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WYETH-AYERST CORDARONE "DEAR DOCTOR" CORRECTIVE LETTER GOING TO OVER 18,000 MDs; INTERNAL COMMITTEE FORMED TO REVIEW FUTURE PRODUCT PROMOTIONS

Executive Summary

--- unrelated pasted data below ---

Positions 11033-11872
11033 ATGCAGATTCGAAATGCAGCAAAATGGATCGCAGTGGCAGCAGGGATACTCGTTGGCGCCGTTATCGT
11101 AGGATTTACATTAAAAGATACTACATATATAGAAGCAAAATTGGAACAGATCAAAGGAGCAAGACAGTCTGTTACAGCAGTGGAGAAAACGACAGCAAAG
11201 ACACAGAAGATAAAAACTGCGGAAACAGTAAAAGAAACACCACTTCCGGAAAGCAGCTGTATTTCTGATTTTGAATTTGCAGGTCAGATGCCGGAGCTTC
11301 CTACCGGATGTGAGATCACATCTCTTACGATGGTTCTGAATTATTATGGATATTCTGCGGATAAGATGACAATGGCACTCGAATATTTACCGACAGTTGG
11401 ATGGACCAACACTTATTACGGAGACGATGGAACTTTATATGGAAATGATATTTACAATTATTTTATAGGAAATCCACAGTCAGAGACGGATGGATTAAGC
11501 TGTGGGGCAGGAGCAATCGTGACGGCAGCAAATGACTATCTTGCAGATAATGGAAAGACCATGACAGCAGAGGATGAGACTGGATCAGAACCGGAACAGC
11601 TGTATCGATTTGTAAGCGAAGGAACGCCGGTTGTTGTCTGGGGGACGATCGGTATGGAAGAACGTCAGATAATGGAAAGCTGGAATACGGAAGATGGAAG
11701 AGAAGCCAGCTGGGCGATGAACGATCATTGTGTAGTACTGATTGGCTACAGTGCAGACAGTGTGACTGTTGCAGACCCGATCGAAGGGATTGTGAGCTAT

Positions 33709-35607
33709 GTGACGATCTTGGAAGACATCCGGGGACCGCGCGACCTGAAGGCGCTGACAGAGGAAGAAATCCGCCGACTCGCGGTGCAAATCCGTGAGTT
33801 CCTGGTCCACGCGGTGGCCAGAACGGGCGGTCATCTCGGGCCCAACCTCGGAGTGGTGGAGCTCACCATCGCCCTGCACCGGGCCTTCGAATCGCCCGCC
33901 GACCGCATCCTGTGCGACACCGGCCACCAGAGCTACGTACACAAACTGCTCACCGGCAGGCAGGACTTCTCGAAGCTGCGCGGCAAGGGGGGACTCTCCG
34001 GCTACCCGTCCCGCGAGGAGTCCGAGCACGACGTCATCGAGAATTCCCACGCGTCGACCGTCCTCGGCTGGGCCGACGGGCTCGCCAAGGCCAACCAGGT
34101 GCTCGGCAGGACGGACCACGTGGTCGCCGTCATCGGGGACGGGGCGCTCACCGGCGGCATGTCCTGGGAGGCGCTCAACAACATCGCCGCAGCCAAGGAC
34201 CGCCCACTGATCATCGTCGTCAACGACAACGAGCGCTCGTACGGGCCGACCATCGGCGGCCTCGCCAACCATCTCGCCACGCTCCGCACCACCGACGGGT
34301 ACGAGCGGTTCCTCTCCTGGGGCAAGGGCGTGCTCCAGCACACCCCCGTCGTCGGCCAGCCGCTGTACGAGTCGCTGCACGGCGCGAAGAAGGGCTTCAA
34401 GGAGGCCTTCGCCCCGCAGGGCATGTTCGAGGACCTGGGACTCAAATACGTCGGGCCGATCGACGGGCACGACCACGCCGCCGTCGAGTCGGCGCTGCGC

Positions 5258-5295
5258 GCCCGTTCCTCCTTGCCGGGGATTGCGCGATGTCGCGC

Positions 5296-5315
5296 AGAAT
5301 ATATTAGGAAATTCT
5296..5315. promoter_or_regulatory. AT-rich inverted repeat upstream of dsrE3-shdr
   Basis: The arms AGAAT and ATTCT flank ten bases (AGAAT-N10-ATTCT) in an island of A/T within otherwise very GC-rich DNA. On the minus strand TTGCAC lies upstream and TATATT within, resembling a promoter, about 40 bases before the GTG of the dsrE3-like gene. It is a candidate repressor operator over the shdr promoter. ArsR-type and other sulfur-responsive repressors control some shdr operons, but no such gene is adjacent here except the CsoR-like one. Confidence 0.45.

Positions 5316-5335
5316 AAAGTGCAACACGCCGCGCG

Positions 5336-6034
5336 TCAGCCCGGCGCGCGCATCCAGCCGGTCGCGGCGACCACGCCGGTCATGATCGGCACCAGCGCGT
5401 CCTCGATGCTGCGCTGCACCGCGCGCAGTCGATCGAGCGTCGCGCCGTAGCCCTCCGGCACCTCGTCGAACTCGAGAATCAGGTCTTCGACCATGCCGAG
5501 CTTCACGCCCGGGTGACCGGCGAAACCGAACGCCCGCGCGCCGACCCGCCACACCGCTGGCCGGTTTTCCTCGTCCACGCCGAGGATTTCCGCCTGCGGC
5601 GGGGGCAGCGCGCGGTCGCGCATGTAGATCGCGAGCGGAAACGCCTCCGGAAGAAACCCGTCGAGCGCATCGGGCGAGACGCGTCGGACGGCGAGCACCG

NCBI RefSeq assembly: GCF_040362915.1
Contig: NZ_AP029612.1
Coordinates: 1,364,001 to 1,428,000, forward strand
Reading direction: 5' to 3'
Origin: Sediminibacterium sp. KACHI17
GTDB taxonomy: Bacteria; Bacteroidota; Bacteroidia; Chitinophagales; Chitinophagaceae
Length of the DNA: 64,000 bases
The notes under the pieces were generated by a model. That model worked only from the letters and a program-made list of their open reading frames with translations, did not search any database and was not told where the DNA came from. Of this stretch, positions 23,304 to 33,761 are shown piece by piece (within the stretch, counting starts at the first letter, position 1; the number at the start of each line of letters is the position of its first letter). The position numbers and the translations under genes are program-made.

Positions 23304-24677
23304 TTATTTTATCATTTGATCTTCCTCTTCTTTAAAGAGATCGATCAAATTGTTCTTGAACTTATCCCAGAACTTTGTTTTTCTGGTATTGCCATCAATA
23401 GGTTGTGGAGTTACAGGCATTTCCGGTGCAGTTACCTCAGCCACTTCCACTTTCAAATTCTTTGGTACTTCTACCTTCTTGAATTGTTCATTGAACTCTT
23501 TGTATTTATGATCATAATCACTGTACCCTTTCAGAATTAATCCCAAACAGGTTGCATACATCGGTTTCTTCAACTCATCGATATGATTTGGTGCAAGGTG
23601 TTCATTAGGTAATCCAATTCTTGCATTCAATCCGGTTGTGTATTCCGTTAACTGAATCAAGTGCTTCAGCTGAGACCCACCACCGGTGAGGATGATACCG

Wyeth-Ayerst is mailing over 18,000 copies of a "Dear Doctor" corrective letter for its anti-arrhythmic Cordarone (amiodarone HCl). Addressed to 14,987 cardiologists and 3,165 internists who also specialize in cardiology, the letter is designed to "correct possible misconceptions" fostered by the company's professional journal ads for Cordarone. Signed by Wyeth-Ayerst VP-Medical Affairs and Medical Director Mark Deitch, MD, the letter states: "Contrary to what our promotion may have implied, Cordarone is an agent of last resort." Any decision to use Cordarone," the letter states, "should be based on a thorough analysis of alternative therapy and risk/benefit, undertaken by a physician who is expert in the treatment of ventricular arrhythmias." The company is including full prescribing information in the mailing and calling attention to the labeling with a headline -- " Important Correction of Drug Information" The 18,152 "Dear Doctor" letters are being sent to physicians who received Cordarone promotional materials during 1988-89. The letter is a partial response from Wyeth-Ayerst to a Dec. 15 regulatory letter that asked the firm to review the scientific basis of every prescription drug marketed by the firm ("The Pink Sheet" Jan. 1, p. 10). The reg letter, from FDA Office of Drug Standards Director Peter Rheinstein, MD, called Wyeth-Ayerst's record of compliance with FDA standards for drug promotions "intolerable." FDA specifically identified the company's promotions for Cordarone and the transdermal nitroglycerin patch Deponit. * In addition to the Cordarone corrective letter, Wyeth-Ayerst agreed at a Feb. 8 meeting with FDA that it will preclear all Cordarone promotional materials for a period of six months. At the meeting, according to an FDA memorandum, Wyeth-Ayerst was represented by Deitch, VP-Regulatory Affairs & Project Planning Joseph Bathish, Senior VP-Marketing, Professional Products Martin Meaney, VP-Sales and Marketing Robert Essner, Director-Legal Division Charles Ross and Washington, D.C. attorney William Vodra (Arnold & Porter). FDA representatives at the meeting included Rheinstein, Division of Drug Advertising and Labeling Acting Director Ken Feather, David Adams from the General Counsel's Office, and David Banks from the division of Drug Advertising and Labeling. Prior to the meeting, in a Jan. 12 letter to Feather, Wyeth-Ayerst's Bathish outlined the company's initial reaction to the reg letter. He pointed out that the company had agreed to plan no direct mail or physician detailing by office-based sales reps for Cordarone until the company had "reached a mutual resolution on the acceptable promotion" of the drug. Wyeth-Ayerst's hospital-based sales reps, Bathish promised, would "maintain a dialogue" with cardiovascular specialists and would not hand out any written promotional materials cited by FDA in the reg letter. Wyeth-Ayerst has since instituted an internal oversight process, which includes a promotional materials review committee, in order to head off future problems with promotional practices. The company described the committee as having "appropriate expertise and empowerment to prevent violative promotional activities," according to the agency memo-of-meeting. The Wyeth-Ayerst internal committee includes marketing, medical, legal and regulatory affairs personnel, the company said. To show good faith, Wyeth presented FDAers at the Feb. 8 meeting with materials from "a small group" of then-current promotions for other Wyeth-Ayerst drug products that were pulled by the firm due to "inadequacy of supporting data for claims presented," FDA said. At the meeting, FDA also requested formulation and bioequivalence data on Inderal LA (sustained release propanolol) "relative to the sustained-action formulation marketing in the U.K." In promotional materials that appeared in U.S. professional journals, the company referenced a version of Inderal LA used in U.K. clinical trials. Those ads presumably related the efficacy of Inderal LA with the generic version marketed by Forest Labs' Inwood Labs subsidiary. Inwood, which currently is the exclusive marketer of the only generic version of sustained-release, propanolol, and Wyeth-Ayerst are currently engaged in a dispute over the basis of Inwood Labs' bioequivalence data. Inwood recently defended the equivalency conclusions of its bio studies in a March 9 submission to FDA ("The Pink Sheet" March 19, T&G-4). The dispute began with a Feb. 13 citizens petition from Wyeth-Ayerst ("The Pink Sheet" Feb. 26, T&G-1). * Regarding Deponit, Wyeth-Ayerst's Bathish informed the agency that the transdermal nitroglycerin patch has been owned by the Kremers Urban division of Schwarz Pharma since Jan. 4, 1990. The two firms' marketing and distribution arrangement for Deponit actually began in August of 1989, Bathish noted. At the time on Oct. 3, 1989 when Wyeth submitted the problematic promos, the company told FDA that it "was acting only as a 'mail drop' for Schwarz Kremers promotional materials until transfer of official responsibility for the new drug application to Schwarz Kremers was effected." FDA's Dec. 15 reg letter cited Wyeth-Ayerst for conducting false and/or misleading promotional activities for Deponit. These included the distribution of brochures highlighting favorable efficacy claims that were derived from an uncontrolled study conducted by Wyeth-Ayerst. Wyeth described its participation in the Deponit promos as "limited," according to the memo-of-meeting. Wyeth said that its limited participation consisted of conducting the uncontrolled studies used, passing the study the study along to Kremers Urban along with "prior promotional pieces" and serving as a "conduit for submission of Deponit promotional materials." Kremers Urban agreed to discontinue the promotion in question and to comply with FDA requests about future promos. In its memo to the agency, Wyeth-Ayerst acknowledged that "it might have been appropriate...to have shared with Schwarz Kremers" the agency's "concerns regarding promotional uses of uncontrolled studies." Wyeth-Ayerst noted that it had been informed of FDA's views "shortly before" the company relinquished the application for Deponit. Wyeth-Ayerst's problems with FDA apparently will continue. At the Feb. 8 meeting, FDA informed the company that some current company promo tions were "of concern" to the agency for the same reasons Cordarone and Deponit incurred FDA scrutiny. The agency's memo did not identify the products. However, FDA said "As a background, our regulatory letter to the firm focused upon the two basic issues of promotion of unapproved uses and scientific legitimacy of promotional claims." The memo says FDA requested that Wyeth-Ayerst "specifically assure scientific legitimacy of current promotional activities."